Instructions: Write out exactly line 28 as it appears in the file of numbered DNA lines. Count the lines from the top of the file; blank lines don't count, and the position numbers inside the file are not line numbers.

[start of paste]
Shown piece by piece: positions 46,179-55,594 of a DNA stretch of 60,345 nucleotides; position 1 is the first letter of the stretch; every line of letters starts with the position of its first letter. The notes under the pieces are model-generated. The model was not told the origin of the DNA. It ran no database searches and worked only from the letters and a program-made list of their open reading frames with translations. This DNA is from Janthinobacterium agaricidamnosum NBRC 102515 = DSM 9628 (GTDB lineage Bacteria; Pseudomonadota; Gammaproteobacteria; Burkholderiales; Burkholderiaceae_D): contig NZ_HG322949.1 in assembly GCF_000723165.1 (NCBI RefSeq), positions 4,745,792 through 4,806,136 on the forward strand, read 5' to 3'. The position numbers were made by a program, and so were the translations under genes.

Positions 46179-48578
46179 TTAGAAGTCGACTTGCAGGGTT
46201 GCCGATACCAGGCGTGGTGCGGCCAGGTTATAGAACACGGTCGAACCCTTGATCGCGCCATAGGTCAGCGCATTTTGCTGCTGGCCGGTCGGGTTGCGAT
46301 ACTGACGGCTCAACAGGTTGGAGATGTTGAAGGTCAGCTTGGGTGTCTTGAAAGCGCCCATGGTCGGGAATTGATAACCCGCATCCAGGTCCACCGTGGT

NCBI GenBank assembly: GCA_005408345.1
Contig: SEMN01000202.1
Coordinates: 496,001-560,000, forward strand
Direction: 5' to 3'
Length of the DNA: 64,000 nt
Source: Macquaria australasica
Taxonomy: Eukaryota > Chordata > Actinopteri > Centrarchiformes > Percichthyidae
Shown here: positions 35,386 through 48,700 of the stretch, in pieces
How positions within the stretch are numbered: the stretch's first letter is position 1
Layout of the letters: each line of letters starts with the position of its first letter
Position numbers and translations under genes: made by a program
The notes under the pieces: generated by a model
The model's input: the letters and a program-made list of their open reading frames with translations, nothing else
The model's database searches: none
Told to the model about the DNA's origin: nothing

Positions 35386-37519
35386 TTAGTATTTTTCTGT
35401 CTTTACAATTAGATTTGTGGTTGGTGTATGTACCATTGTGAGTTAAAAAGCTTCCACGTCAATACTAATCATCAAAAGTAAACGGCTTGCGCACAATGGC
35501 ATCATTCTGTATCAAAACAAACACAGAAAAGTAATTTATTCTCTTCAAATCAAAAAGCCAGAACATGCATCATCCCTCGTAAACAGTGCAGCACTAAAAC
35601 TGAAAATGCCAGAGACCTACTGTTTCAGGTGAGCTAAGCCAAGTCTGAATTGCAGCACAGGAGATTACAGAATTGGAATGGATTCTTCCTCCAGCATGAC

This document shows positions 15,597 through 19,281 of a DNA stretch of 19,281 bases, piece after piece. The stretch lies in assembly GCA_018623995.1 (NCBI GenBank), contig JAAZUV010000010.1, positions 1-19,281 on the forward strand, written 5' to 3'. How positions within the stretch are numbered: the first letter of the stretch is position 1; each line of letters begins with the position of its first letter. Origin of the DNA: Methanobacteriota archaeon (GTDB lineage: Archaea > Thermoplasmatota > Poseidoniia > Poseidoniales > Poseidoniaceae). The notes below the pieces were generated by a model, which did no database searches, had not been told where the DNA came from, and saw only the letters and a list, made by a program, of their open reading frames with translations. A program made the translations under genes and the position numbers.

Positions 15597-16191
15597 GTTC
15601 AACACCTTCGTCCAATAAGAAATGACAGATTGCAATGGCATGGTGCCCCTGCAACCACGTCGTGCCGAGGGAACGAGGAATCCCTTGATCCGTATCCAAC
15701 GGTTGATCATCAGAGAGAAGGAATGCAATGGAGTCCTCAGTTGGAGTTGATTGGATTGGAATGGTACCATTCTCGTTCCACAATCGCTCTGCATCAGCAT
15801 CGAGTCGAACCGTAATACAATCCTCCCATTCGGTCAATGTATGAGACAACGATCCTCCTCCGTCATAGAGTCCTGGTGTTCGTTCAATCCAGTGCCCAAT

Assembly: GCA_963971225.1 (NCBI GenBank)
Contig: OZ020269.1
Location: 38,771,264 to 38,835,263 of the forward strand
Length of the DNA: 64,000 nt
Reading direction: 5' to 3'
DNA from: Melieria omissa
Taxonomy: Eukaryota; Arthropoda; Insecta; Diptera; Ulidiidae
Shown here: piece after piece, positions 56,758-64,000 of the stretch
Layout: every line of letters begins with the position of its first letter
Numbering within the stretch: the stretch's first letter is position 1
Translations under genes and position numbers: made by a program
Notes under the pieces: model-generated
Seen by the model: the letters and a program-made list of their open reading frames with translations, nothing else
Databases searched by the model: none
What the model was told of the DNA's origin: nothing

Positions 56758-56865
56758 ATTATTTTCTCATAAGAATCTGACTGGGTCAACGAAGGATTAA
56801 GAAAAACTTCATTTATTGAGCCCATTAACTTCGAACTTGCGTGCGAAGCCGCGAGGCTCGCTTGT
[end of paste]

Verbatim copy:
15597 GTTC